[Australia] In the cold, clear waters around Bruny Island, the combination of scientific knowledge and clever marketing is transforming an invasive pest into Tasmania’s latest gourmet product.
Japanese seaweed species arrived in Tasmanian waters in the ballasts of Japanese woodchip ships, so it seems fitting that Japanese cuisine is now providing a solution to their control.
An innovative local company formed by a marine biologist and a seafood retailer is harvesting the invasive species for sale to up-market restaurants and health food shops.
Chefs and consumers alike cannot get enough of their two products — wakame (Undaria pinnatifida) and red lettuce (Grateloupia turuturu) — used in everything from soups to salads and pasta sauce.
Marine biologist Craig Sanderson told The Australian that the enterprise he founded two years ago with the seafood processor, retailer and marketer James Ashmore was in part an attempt to find a commercial solution to an environmental problem.
“You can spend decades researching these things, but at some stage you have to walk the talk,” Dr Sanderson said.
“The thing that probably precipitated it was Fukushima (the tsunami and subsequent nuclear disaster in Japan) and the fact that waters in Asia are generally not as clean as they should be — so there is now demand for seaweeds sourced from outside Asia.
“We are selling as much as we can make at the moment into most of the capital cities along the eastern seaboard — Adelaide, Melbourne, Sydney, Cairns, Brisbane. But we’re not pushing — people approach us.”
Mr Ashmore said this season — from July to November — their company Kai Ho (“Ocean’s Treasure” in Japanese) planned to increase its harvest from 5-10 wet tonnes to 15 tonnes.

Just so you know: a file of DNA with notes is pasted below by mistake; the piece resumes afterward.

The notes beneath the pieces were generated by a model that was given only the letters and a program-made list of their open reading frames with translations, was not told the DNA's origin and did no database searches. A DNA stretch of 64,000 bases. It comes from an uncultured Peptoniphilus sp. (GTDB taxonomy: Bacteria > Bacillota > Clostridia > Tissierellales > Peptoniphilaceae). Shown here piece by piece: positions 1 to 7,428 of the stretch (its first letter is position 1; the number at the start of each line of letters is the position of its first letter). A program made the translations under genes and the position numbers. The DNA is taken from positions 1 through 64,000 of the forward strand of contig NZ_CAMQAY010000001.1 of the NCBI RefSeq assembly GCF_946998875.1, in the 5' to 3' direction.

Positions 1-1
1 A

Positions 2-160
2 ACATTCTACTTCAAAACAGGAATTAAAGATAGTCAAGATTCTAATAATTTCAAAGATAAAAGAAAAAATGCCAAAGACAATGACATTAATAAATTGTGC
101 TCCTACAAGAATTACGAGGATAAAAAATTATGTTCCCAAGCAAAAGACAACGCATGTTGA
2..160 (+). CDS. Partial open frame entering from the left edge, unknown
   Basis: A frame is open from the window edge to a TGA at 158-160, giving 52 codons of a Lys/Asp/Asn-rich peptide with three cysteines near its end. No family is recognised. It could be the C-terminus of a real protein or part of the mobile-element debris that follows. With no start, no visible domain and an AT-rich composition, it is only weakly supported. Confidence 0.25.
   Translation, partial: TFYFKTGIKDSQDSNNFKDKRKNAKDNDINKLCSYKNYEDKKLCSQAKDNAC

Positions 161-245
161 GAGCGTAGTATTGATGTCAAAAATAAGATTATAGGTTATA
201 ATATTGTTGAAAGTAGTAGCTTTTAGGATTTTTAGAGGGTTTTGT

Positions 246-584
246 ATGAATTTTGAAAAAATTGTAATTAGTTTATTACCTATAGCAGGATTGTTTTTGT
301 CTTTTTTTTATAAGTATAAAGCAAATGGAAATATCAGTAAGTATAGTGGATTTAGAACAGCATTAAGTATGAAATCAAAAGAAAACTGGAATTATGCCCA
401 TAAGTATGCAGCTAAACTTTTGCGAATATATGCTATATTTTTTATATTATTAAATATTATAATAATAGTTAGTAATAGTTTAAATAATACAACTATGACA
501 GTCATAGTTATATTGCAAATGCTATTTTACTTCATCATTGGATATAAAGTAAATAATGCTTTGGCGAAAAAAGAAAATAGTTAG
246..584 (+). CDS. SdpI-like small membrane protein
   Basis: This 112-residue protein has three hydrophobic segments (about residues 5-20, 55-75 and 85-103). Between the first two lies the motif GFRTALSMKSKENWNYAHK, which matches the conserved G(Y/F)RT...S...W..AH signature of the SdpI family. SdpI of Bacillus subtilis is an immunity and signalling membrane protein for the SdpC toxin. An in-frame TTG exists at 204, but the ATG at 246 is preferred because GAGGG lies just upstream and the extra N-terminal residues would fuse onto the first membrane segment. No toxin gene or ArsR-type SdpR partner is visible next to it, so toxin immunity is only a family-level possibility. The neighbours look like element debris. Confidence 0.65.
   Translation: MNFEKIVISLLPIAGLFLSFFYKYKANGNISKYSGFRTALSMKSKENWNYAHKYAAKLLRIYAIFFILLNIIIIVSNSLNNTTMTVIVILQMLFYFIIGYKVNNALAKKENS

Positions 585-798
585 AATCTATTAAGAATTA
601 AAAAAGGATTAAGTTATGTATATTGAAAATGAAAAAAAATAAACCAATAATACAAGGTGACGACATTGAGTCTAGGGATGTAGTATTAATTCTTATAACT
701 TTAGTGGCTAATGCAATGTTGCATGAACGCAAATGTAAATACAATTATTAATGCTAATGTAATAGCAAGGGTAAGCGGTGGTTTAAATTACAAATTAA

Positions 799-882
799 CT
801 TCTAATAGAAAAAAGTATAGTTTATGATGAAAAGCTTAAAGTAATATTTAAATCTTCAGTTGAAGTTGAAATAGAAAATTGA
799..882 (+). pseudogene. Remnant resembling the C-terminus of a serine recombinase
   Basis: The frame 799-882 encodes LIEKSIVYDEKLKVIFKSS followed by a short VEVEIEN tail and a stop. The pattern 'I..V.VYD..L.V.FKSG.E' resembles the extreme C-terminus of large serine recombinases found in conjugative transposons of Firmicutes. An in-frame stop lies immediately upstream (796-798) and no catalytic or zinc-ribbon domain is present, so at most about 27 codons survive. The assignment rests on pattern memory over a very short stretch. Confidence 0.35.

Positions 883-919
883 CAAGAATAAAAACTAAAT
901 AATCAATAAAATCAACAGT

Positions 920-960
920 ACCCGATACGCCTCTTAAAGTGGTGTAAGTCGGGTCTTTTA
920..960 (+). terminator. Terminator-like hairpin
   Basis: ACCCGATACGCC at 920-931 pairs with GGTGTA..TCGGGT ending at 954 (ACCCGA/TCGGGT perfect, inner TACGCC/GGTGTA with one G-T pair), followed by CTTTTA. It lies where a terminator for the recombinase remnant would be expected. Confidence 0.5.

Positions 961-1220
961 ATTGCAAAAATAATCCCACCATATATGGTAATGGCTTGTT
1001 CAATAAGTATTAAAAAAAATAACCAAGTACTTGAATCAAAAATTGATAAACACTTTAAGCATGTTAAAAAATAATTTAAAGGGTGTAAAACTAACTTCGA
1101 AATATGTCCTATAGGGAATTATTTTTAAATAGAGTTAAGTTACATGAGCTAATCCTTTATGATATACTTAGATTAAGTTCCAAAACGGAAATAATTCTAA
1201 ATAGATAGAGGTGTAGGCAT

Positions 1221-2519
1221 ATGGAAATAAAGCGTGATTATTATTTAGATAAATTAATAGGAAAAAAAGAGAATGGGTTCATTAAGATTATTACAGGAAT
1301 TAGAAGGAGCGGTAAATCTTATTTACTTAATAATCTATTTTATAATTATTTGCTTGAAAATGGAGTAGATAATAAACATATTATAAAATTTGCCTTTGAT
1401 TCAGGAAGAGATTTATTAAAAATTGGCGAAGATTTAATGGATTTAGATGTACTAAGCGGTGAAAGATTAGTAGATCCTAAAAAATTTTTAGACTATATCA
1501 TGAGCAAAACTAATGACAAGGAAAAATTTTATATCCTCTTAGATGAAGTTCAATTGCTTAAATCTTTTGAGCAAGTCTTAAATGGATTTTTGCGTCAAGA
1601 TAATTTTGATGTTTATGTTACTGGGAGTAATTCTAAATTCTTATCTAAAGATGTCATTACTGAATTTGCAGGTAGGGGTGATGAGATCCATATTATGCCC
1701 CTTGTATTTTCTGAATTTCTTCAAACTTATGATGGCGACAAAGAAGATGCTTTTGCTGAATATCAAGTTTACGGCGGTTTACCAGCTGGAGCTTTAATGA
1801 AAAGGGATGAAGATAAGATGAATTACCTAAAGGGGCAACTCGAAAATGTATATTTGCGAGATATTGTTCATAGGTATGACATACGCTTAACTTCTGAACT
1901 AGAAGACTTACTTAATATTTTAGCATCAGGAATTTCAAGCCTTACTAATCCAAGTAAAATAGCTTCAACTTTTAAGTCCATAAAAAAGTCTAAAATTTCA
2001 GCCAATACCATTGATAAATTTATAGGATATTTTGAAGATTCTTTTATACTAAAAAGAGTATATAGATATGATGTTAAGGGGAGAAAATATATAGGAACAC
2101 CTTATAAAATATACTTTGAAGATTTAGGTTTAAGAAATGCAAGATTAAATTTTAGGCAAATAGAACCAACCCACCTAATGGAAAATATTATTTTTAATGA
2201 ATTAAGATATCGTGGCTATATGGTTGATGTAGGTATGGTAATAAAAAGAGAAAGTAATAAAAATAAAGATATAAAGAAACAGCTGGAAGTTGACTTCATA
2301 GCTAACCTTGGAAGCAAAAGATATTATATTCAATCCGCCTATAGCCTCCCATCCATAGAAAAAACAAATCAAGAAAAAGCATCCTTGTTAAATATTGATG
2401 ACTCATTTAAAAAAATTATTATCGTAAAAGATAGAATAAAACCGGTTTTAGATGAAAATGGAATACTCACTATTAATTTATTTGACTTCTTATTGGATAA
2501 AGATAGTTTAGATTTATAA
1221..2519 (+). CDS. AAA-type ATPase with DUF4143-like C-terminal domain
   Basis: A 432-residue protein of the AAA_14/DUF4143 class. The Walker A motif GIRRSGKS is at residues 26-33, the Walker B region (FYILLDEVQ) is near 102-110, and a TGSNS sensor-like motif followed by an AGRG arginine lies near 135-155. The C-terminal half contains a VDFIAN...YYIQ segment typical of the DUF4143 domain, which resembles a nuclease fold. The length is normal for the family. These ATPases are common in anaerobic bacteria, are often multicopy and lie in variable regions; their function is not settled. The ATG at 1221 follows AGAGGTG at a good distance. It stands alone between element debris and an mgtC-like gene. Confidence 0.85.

“Demand is growing and we are improving our processes all the time,” he said.
The innovative company, part of a boom in the Tasmanian food and beverage sector helping to drive the state’s economic growth, has also run encouraging trials aimed at developing a market for edible native seaweeds.
Unlike the introduced species, these would be cultured and grown either in tanks or offshore in plantations to avoid depleting natural stocks.
Trials with a native species, known as “mermaid’s necklace”, have been promising.
“It looks like a string of small pearls … has a crunch when you bite into it and tastes like cucumbers,” Dr Sanderson said.
“We’re getting up to $1000 a kilo.”
Chinese investors are also investigating the prospects of seaweed farming in Tasmania and Dr Sanderson believes its potential is enormous, nationally.
“There are 2000 species of seaweed along the southern coast of Australia, very few of which we use for edible purposes at the moment, so there’s some scope, especially when you consider cultivation is a $1 billion industry in Southeast Asia,” Dr Sanderson said.
The Australian palate was warming to seaweed, he said, while the health benefits of its mineral, iodine and amino acid content were another selling point, and there was significant potential for export, he said.
Photo: James Ashmore of Ashmore Foods Tasmania harvests Undaria pinnatifida (also known as Wakame) seaweed. ‘Demand is growing.’
View original article at: Cry for kelp delivers Tasmania a new sauce of growth